Skip to content

OK, this is the last Gamestop explainer (maybe)

I know the Gamestop story has been explained a bunch of times (and some may argue that it may be nearing its end) but this is a really fun explanation of it:

Money Is Fake and GameStop Is King: What Happened When Reddit and a Meme Stock Tanked Hedge Funds [Bitches Get Riches] – “My hat’s off to the day trading cowboys of r/WallStreetBets. By buying and retaining a mostly useless stock, these weirdly principled finance dorks are demonstrating, in real time, how fucking arbitrary the value of something can be. They are calling Wall Street’s bluff and fucking with the people who—for a living—regularly decide to drive an individual company out of business and its employees out of jobs.”

Now, when someone says “diamond hands” you’ll know.

I liked this next post not because of the list of ways to make money with Valentine’s Day, that’s fine, but I really liked the story that preceded the list. It highlights the truly important things in life.

How to Make Money with Valentine’s Day [The Thrifty Issue] – “In our house, as I was a single mother most of my kids lives, we had a different tradition. Each year, I would give them a chocolate rose with a letter telling them how much I love them, what is special about them, things I noticed through the year etc. It wasn’t until I overheard them the night before Valentine’s Day one year whispering about it in their bedroom that I realised how important this was to them. They looked forward to it every year and felt so loved by it.”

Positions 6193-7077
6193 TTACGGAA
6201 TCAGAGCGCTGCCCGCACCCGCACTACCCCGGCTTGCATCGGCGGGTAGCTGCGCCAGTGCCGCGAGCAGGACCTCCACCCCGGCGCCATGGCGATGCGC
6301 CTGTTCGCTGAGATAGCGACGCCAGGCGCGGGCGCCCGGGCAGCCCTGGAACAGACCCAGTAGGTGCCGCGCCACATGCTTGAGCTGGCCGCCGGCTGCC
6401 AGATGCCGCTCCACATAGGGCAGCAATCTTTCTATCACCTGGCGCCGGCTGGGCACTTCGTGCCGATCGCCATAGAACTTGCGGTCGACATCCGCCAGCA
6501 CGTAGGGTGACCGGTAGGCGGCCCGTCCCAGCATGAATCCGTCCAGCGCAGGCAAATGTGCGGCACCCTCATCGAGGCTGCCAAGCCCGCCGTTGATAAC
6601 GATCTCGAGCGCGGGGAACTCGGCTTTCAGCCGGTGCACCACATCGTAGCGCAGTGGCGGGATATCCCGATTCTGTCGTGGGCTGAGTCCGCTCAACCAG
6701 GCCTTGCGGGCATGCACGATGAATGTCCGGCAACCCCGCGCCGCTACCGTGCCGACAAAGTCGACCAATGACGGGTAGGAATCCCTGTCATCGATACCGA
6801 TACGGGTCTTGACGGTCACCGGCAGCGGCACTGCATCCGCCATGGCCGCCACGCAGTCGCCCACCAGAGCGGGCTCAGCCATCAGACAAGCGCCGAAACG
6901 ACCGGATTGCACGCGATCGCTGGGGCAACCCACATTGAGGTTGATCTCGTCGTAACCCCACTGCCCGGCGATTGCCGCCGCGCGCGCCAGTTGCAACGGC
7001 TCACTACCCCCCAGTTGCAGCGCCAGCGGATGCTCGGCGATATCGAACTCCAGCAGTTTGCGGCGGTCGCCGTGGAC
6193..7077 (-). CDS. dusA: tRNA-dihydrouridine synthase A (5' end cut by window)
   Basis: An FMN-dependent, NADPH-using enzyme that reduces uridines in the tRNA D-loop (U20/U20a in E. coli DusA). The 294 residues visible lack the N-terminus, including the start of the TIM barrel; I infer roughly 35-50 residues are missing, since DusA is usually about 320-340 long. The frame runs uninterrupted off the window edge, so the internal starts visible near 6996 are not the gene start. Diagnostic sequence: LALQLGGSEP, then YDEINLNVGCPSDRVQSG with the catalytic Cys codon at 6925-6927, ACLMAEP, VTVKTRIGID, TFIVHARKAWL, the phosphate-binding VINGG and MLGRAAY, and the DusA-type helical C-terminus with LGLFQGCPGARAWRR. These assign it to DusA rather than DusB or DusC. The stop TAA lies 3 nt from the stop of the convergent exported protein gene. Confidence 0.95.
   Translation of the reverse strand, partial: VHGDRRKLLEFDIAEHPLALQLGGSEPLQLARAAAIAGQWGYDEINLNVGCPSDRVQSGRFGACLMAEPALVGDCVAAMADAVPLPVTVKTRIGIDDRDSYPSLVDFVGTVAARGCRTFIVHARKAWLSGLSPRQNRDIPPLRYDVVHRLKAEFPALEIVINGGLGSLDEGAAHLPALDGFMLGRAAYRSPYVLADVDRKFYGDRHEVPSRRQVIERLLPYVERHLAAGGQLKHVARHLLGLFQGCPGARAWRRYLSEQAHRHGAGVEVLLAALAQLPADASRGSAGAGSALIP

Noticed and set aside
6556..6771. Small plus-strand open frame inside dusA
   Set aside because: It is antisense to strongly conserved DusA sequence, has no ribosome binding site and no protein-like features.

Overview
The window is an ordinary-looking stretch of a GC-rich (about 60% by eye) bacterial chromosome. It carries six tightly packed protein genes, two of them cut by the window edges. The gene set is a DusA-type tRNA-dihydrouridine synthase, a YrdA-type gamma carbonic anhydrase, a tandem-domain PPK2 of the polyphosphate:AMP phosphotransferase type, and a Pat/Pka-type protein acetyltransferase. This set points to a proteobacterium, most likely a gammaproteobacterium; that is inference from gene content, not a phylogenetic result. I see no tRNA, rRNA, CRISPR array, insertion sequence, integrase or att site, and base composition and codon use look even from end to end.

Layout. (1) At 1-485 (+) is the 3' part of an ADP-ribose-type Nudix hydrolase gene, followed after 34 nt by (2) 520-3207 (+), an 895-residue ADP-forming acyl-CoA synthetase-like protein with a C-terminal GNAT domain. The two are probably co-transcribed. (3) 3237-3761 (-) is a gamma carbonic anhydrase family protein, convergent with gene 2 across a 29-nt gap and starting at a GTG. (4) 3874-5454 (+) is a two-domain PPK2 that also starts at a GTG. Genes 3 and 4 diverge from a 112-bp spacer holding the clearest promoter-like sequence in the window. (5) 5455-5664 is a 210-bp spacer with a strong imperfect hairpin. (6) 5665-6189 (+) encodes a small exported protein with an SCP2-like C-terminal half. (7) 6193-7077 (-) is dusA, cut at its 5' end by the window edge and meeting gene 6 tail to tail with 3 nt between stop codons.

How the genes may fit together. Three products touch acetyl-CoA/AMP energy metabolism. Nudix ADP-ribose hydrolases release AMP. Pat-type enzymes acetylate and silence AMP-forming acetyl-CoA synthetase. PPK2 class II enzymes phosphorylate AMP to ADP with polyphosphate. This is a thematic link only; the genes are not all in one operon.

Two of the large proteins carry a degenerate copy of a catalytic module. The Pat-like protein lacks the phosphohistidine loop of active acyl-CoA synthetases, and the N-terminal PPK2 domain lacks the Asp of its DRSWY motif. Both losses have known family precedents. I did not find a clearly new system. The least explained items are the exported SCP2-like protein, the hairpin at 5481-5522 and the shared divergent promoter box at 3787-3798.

Are recipe boxes worth the money? [Be Clever With Your Cash] – “The problem is, they aren’t cheap. The normal price can easily be between £5 and £8 a portion. Possibly cheaper than a takeaway, definitely cheaper than eating out. But surely buying the ingredients yourself works out far cheaper? I’ve taken a look to see just how much of a premium you’re paying for the convenience.”

They’re not financially worth it. We use one, Sunbasket, not because it’s financially prudent but because it offloads a few meals from our mental planning each week. It’s something we only started during the pandemic and it’s very likely something we will stop once our kids go back to school. The convenience premium is worth it for us.

OK, as we go into the weekend, enjoy this story of outright fraud and how absolutely mindboggling simple it is to pull off (at least for a few years):

The Lion, the Polygamist, and the Biofuel Scam [Wired] – “How a member of a breakaway Mormon sect teamed up with a Lambo-driving, hard-partying tycoon to bilk the government for hundreds of millions of dollars.”